I'm posting this up the day after the BAFTA Film Awards, where Jeff Bridges did not win the Best Actor prize. Instead, Colin Firth won, for his performance in A Single Man. We'll have to see how the same category plays out at next month's Academy Awards, as Bridges seems to be the safe bet, as I discuss in my review of Crazy Heart below.
Is there an American cultural institution as peculiar to outsiders as country music? Perhaps professional wrestling. In that sense it is a shame that Crazy Heart, a dramatic star vehicle that features a down and out musician struggling with middle age and mortality, trails a year after The Wrestler, a dramatic star vehicle about a down and out wrestler struggling with middle age and mortality.
Mickey Rourke was nominated for an Oscar for his turn as Randy 'The Ram' Robinson, and Jeff Bridges' performance as Bad Blake seems the confident choice for this year's Best Actor winner. Rightly so, as Bridges commands the film, creating a character that is fully formed and believable. Unfortunately, the film lacks the power to support such a career highlight performance.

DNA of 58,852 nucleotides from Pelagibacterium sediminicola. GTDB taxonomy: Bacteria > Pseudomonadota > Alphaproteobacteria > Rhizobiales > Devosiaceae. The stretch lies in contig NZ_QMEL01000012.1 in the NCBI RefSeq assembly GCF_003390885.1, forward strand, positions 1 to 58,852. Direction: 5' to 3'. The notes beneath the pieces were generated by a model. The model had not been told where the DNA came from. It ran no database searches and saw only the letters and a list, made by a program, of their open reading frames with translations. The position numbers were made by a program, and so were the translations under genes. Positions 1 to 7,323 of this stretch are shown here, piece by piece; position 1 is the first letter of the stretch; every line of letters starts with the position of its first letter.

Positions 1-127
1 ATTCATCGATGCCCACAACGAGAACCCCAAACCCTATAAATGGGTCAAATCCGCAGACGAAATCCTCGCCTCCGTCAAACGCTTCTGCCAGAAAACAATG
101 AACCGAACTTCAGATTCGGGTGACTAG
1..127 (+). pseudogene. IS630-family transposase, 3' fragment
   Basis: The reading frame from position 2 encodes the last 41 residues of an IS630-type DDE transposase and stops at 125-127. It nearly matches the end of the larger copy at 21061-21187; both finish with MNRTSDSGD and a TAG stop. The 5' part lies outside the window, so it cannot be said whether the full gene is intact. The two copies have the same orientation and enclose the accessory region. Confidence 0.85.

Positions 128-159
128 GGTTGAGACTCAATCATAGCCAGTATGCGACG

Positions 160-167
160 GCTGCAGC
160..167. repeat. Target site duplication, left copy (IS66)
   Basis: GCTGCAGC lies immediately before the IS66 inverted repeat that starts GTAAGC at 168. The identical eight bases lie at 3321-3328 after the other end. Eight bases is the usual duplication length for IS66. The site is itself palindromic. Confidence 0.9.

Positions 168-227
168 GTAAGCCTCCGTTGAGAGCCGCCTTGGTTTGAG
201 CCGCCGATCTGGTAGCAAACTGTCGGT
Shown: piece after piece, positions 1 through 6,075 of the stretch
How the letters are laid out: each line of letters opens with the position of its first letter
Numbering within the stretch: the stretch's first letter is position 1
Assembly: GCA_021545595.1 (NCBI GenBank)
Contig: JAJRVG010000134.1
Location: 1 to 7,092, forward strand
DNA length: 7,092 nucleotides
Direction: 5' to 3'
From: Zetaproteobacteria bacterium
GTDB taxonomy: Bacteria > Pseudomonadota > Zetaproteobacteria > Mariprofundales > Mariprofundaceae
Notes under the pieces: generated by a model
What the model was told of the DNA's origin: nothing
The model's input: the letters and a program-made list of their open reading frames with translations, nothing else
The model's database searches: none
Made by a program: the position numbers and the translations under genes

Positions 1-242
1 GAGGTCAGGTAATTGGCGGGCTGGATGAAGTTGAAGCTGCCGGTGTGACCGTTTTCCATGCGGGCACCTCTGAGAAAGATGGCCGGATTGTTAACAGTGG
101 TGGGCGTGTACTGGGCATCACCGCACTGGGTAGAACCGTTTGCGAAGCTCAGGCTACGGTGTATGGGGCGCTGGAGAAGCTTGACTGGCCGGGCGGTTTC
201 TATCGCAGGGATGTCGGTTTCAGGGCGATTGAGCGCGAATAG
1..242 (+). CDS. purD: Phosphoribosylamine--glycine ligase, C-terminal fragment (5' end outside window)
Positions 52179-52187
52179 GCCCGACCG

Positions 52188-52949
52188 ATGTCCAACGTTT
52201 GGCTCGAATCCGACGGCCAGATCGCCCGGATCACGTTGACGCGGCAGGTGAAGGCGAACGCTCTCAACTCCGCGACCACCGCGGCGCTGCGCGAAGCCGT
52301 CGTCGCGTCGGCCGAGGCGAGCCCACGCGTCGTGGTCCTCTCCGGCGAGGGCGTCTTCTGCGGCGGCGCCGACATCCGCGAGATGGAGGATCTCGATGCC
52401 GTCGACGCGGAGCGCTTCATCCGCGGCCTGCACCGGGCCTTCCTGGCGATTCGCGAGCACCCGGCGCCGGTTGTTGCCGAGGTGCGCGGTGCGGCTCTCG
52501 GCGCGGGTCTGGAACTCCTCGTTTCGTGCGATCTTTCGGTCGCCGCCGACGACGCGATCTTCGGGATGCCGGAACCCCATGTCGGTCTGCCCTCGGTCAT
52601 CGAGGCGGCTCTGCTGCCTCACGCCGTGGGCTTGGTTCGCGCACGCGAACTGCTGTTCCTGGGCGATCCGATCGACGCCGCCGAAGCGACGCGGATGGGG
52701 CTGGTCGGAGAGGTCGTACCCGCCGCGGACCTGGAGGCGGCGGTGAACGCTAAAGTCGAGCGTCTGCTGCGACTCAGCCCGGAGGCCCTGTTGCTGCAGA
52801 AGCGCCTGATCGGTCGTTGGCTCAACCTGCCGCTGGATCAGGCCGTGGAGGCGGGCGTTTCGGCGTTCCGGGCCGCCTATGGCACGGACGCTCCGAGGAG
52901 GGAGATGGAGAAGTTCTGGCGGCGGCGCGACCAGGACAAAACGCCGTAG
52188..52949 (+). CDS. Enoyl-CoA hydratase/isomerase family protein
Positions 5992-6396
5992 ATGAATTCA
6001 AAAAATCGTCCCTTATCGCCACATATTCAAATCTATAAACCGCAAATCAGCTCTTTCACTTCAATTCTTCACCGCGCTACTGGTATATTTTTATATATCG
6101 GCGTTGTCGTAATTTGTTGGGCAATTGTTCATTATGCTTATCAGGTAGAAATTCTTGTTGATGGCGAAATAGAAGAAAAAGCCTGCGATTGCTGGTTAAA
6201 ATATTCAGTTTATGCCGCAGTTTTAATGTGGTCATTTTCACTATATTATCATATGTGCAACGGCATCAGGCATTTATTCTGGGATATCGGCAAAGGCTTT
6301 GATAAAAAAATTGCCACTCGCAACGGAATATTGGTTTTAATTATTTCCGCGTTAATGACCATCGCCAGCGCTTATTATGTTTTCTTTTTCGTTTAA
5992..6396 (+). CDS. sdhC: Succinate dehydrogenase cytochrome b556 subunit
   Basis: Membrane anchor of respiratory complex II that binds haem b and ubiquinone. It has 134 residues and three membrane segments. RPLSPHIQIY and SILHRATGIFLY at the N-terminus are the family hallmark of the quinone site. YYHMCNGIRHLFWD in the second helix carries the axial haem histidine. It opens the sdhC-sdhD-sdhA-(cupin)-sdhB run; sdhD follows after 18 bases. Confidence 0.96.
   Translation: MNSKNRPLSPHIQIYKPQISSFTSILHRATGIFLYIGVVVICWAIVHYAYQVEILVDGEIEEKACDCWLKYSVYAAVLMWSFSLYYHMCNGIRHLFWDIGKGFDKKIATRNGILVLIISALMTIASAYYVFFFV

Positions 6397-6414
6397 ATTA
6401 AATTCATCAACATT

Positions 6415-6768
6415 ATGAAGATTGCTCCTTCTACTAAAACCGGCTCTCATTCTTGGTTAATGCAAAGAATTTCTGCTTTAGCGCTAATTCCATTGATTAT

Blake opens the film playing a gig at a bowling alley (Big Lebowski fans, feel free to commence your laughter); he's in the musical gutter, pissing in bottles as he drives himself between venues. Unwilling to write new material and bitter about the success of his former back-up guy Tommy Sweet (an awkward Colin Farrell), Blake's tired career is slumped somewhere in between irrelevance and stagnation, with even sex with ageing groupies starting to get a little stale. That is until bonny single mum and journalist Jean Craddock (Maggie Gyllenhaal) comes into the equation.
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